May Robert rest in peace.
He served all with no thought of race or religion
Dr. A.C. S. Hameed
Today, April 10 marks the birth anniversary of the Late Dr: A.C.S Hameed. He had an illustrious career as a politician in this country. Dr: Hameed had his education at St. Anthony’s College Katugastota and at Vijaya College Matale.
He was the principal of Winchester College Matale before taking to politics.
He was very keen to educate rural children. In 1959 he started the Kandy Muslim Training College filling a much needed void for Muslim teachers.
He entered Parliament in 1960 and represented Harispattuwa till his demise in 1999 (probably an unbroken record during his time).
Ten years after his demise his nephew, present Member of Parliament, Mr. Haleem represents Harispattuwa. The development carried out by Dr Hameed in Harspattuwa made it stand out as a model constituency.
Throughout the 39 years of active political life Dr. Hameed represented a constituency that had a majority of Sinhala Buddhist voters. It was the Sinhalese, Muslims, Hindus and Christians who voted and sent him to Parliament as their representative.
He was fair by all communities. He not only built mosques but also helped the Buddhists in Harispattuwa to build Seema Maalakas, Baudha Mandalayas, Hindu temples as well as churches in the electorate.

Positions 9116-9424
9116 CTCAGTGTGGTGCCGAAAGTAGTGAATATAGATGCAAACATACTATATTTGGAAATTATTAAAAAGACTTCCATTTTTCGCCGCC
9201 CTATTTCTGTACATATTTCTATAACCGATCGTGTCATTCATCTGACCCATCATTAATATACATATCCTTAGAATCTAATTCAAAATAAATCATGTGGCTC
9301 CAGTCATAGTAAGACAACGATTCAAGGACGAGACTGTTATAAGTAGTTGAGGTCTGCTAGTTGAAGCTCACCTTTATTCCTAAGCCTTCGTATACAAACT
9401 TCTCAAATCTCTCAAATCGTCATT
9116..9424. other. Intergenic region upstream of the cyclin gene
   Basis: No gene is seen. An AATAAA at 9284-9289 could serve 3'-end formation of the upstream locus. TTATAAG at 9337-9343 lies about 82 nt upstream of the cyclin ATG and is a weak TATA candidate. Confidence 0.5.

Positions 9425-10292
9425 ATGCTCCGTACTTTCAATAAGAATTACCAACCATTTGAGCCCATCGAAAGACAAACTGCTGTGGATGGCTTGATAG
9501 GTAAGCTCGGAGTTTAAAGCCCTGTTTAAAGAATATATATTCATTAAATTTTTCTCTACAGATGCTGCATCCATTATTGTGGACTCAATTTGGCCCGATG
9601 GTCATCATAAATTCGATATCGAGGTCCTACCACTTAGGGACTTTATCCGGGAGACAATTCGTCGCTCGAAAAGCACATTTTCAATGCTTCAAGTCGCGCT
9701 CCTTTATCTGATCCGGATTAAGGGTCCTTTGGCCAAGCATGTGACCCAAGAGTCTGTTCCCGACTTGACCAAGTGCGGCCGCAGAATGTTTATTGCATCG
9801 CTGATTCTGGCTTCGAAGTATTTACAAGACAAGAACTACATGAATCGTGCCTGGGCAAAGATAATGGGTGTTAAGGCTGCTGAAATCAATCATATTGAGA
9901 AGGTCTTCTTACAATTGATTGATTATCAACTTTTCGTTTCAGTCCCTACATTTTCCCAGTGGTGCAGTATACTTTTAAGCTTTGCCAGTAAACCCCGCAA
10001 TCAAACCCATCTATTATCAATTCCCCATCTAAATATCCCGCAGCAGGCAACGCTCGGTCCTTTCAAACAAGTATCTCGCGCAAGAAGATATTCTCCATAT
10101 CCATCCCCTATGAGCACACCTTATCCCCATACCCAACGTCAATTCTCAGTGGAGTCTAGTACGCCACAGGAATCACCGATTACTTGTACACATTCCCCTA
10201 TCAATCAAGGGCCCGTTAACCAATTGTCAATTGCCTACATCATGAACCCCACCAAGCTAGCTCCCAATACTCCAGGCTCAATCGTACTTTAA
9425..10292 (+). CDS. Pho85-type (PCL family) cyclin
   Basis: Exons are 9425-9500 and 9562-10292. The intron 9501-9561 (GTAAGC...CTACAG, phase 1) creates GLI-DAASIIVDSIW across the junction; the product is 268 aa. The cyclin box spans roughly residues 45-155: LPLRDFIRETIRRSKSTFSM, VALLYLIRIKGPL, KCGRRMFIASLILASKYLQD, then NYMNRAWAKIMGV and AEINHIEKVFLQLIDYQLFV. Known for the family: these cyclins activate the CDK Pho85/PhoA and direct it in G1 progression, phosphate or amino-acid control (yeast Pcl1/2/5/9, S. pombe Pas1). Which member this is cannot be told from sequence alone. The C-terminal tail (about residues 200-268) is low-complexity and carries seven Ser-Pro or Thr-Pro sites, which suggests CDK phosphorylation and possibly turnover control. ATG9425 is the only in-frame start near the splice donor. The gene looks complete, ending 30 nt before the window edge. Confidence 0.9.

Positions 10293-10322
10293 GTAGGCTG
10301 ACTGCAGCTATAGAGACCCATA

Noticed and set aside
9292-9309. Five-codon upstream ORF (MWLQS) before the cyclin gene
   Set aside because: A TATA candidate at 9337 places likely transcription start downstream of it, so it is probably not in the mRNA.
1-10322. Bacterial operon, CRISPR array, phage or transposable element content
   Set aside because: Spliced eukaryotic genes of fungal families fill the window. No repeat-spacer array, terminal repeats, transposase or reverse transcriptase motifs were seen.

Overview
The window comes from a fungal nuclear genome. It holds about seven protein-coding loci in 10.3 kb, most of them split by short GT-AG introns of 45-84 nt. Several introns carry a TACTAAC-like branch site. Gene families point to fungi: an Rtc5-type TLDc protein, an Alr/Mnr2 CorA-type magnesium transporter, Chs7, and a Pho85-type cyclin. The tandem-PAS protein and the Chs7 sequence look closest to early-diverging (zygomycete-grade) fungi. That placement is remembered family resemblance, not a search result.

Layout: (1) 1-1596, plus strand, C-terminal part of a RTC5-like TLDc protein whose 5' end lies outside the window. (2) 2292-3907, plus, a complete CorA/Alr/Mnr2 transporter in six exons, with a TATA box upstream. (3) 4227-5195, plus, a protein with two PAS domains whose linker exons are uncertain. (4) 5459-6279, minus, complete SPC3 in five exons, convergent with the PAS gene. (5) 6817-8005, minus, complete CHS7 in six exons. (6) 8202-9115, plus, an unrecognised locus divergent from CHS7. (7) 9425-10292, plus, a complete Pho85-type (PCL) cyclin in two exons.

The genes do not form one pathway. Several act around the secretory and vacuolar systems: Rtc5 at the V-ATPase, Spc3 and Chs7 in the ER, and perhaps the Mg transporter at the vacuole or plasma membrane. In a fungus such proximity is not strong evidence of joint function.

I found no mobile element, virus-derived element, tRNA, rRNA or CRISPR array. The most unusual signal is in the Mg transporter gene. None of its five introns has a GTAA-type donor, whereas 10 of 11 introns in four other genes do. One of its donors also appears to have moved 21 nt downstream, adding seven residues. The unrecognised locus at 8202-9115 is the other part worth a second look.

In 1966 the late Dr. Hameed, when travelling to California after attending the UN general assembly sessions in New York, had come across a liquor bar, named “The Buddha Bar”. On returning to Sri Lanka he launched a campaign to ensure that the name was changed and he succeeded in doing so through the US Embassy in Colombo. In 1977 when he became Foreign Minister he did his best to bring in investment opportunities and open up manufacturing companies here. Most of them are still functioning.
Dr. Hameed as Foreign Minister played a creative and imaginative role with regard to the Non Aligned Movement when Sri Lanka held the chairmanship from 1977 to 1979.
The Late President J.R.Jayewardene when handing over the leadership of the Non Aligned movement in 1979 to Fidel Castro in Havana, specifically singled out his Foreign Minister Dr. Hameed for the excellent role he played.
He was also concerned about trying to solve the ethnic problem in this country.
He excselled as a good orator in all three languages both within and outside Parliament.
We pray he be in Jannathul Firdouse